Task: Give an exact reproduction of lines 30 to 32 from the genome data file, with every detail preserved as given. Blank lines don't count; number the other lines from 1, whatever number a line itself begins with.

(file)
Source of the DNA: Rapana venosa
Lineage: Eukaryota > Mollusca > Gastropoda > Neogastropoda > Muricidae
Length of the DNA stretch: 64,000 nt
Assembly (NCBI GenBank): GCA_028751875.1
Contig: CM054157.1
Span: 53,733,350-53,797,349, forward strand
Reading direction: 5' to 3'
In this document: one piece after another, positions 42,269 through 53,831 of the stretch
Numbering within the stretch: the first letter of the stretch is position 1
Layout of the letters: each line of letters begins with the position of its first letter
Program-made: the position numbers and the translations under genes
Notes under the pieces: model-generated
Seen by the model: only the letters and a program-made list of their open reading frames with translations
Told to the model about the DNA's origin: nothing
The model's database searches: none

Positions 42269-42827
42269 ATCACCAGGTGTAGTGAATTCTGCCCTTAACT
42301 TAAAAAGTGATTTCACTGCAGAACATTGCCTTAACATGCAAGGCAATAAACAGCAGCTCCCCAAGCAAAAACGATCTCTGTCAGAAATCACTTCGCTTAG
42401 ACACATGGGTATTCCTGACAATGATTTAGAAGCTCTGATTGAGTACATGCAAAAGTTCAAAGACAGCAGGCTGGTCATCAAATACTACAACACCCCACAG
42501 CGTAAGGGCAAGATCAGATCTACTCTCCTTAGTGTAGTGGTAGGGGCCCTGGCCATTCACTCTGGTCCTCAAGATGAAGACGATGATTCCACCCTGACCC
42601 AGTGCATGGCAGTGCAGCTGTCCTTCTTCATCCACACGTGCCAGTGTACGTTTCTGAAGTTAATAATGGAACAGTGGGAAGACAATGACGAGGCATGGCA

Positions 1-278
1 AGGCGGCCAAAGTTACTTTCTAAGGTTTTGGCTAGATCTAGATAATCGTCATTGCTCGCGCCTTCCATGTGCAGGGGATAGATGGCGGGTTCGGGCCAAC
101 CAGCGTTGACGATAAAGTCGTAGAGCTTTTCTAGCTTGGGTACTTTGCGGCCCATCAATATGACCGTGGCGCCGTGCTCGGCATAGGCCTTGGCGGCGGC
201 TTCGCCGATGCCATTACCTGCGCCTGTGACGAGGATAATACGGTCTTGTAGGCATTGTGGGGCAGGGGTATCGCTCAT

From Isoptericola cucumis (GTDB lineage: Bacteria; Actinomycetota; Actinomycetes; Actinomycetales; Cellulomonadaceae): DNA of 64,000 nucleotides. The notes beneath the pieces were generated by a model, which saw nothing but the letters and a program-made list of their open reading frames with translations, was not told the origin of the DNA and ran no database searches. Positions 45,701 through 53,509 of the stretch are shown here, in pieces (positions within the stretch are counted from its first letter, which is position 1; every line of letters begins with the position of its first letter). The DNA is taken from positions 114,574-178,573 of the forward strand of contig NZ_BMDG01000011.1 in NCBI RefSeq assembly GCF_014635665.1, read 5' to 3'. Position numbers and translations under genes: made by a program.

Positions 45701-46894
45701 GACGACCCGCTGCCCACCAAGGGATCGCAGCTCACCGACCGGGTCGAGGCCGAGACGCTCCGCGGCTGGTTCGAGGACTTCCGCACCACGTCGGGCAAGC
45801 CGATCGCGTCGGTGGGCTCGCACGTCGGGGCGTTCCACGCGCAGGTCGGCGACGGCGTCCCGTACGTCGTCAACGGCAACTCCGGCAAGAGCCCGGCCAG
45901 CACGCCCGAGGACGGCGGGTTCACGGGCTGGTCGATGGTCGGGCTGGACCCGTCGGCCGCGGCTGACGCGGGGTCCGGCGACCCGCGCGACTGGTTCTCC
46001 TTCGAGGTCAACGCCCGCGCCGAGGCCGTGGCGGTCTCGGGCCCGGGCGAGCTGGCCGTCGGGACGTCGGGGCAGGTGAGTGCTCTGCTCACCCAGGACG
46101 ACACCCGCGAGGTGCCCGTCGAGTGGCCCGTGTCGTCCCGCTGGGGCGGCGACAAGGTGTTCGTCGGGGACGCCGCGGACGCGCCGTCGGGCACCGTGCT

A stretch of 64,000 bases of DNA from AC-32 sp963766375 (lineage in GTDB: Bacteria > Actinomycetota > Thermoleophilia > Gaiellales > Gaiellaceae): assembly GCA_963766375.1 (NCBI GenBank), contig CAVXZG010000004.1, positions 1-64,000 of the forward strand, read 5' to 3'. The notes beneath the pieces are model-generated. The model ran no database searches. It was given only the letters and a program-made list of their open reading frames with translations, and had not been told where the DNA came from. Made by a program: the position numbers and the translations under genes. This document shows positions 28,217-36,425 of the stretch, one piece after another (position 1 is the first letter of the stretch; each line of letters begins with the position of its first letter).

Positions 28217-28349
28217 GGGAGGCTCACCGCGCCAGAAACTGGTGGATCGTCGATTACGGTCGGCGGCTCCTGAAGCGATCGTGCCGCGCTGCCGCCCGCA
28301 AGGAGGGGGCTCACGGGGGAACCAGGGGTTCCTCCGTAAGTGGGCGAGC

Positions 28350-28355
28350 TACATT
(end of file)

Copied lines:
45901 CACGCCCGAGGACGGCGGGTTCACGGGCTGGTCGATGGTCGGGCTGGACCCGTCGGCCGCGGCTGACGCGGGGTCCGGCGACCCGCGCGACTGGTTCTCC
46001 TTCGAGGTCAACGCCCGCGCCGAGGCCGTGGCGGTCTCGGGCCCGGGCGAGCTGGCCGTCGGGACGTCGGGGCAGGTGAGTGCTCTGCTCACCCAGGACG
46101 ACACCCGCGAGGTGCCCGTCGAGTGGCCCGTGTCGTCCCGCTGGGGCGGCGACAAGGTGTTCGTCGGGGACGCCGCGGACGCGCCGTCGGGCACCGTGCT